Pisum sativum (pea)
Fabaceae (bean family)
Annual vine, up to one meter in height and stem of up to two meters in length; pinnate leaves, with tendrilled; white, pale violet or purple flowers. Green, yellow, brownish or black seeds, in pods. Seed dispersal mainly by humans.
It is cultivated in temperate climates worldwide in many varieties (field peas, marrowfat peas, split peas, or snow peas, mangetout). Yield (2016) over 19 million tons, one third of it in Canada. Use as vegetables, cattle feed and as green manure for agricultural soils. Can bind nitrogen by symbiosis with nodule bacteria.
Native to the eastern Mediterranean, Syria and India as a wild plant. Introduction to Germany as a crop already in ancient times.
Daucus carota (wild carrot)
Apiaceae (umbelliferae plant)
Biennial rosette plant, 30–100 cm in height, its leaves several times finely pinnate. Numerous small white flowers in a double umbel, which curls nest-like when fruit is ripe. Wild form with a thin, woody taproot. Dispersal by adherence of its fruit to animal skins and clothing.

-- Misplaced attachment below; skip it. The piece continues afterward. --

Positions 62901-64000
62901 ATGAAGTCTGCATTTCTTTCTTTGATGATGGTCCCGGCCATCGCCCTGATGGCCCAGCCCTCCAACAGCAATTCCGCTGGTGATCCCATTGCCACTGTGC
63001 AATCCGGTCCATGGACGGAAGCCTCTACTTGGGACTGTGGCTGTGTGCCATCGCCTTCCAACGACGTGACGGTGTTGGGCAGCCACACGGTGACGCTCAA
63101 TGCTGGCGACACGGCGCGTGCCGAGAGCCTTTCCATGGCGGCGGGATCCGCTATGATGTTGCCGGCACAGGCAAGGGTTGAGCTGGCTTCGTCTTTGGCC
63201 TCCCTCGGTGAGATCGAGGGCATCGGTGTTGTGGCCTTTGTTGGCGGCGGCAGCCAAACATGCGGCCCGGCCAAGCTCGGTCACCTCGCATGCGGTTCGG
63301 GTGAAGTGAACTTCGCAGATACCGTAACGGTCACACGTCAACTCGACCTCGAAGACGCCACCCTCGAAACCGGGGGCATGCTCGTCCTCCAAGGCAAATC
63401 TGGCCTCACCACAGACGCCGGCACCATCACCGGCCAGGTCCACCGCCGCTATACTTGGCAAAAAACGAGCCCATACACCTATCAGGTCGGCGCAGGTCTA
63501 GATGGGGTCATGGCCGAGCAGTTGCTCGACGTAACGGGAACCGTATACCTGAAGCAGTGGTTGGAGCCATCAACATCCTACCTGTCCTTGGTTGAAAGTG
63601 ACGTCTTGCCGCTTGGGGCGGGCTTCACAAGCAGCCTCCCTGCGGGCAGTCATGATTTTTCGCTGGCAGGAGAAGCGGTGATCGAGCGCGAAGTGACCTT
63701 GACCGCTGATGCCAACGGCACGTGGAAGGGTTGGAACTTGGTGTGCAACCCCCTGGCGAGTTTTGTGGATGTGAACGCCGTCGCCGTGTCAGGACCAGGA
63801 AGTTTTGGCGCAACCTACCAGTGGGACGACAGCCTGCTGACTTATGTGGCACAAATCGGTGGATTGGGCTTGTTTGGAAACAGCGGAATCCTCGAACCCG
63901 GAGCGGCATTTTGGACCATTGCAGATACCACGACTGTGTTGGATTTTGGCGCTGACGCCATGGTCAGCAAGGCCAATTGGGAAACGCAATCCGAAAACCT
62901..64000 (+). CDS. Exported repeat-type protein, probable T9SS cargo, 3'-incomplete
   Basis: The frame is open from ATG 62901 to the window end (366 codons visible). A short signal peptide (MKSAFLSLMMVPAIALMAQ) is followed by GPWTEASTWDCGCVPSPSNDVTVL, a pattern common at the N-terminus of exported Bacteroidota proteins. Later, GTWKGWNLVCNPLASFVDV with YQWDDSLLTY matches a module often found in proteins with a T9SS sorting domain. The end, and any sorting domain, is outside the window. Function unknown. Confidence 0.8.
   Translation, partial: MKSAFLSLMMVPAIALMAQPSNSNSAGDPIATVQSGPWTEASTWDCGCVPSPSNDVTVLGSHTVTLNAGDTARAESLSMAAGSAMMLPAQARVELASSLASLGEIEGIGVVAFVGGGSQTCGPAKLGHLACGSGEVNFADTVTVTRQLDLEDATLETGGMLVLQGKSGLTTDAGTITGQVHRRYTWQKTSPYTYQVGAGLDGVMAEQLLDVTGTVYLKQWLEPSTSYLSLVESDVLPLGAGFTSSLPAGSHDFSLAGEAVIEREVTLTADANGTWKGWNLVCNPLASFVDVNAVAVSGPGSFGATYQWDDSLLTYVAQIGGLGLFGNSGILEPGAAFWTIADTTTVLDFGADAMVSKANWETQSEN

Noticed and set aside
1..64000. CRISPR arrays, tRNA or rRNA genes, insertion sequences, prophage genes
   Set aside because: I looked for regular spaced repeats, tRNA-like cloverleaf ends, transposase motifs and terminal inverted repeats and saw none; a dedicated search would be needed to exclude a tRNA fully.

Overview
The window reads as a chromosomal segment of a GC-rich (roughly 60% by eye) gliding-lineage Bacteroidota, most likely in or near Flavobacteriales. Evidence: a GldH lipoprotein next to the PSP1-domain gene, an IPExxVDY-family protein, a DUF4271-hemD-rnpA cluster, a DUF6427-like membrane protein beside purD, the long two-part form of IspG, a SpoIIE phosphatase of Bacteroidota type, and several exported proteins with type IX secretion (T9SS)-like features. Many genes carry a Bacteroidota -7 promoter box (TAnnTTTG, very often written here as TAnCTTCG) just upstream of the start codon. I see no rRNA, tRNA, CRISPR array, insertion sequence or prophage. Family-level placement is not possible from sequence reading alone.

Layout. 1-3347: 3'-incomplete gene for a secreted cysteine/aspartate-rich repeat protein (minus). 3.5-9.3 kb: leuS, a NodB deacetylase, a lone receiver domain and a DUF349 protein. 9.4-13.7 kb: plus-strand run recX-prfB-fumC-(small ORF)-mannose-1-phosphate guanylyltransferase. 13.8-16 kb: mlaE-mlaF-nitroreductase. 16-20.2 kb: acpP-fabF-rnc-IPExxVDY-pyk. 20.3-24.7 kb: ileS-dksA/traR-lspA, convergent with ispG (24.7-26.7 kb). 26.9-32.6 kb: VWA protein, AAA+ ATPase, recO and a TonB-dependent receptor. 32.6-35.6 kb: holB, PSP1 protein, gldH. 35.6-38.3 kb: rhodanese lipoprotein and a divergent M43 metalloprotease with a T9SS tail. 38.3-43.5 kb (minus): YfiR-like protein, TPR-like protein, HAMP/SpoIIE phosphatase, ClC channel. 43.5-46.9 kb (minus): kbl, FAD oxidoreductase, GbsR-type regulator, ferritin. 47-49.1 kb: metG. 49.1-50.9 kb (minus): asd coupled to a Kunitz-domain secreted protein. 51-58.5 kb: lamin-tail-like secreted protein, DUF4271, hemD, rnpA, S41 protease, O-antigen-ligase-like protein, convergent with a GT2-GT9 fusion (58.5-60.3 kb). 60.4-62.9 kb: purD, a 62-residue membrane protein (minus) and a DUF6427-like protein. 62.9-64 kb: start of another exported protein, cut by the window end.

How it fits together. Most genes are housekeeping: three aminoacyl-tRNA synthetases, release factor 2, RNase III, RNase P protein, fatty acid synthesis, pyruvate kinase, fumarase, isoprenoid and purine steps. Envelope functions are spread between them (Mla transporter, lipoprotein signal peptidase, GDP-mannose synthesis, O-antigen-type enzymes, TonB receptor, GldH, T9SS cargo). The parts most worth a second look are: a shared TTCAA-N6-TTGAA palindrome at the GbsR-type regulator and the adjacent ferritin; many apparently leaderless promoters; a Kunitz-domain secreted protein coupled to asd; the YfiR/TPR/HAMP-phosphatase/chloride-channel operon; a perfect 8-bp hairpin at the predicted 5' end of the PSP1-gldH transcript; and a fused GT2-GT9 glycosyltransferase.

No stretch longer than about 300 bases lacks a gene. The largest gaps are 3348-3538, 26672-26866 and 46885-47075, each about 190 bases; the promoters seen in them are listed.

Very common wild plant, grows mainly on meadows, pastures and fallow land. Principal form of the cultivated genus (var. sativus). One of the most important vegetables in Germany. In 2017, harvest of 733,927 tons, equivalent to about 9 kg per inhabitant. The orange-red color of the roots stems from carotenes (provitamin A), which were named after this plant.
Indigenous to Germany, natural area includes parts of Europe, West Asia and North Africa. Occurs globally nowadays.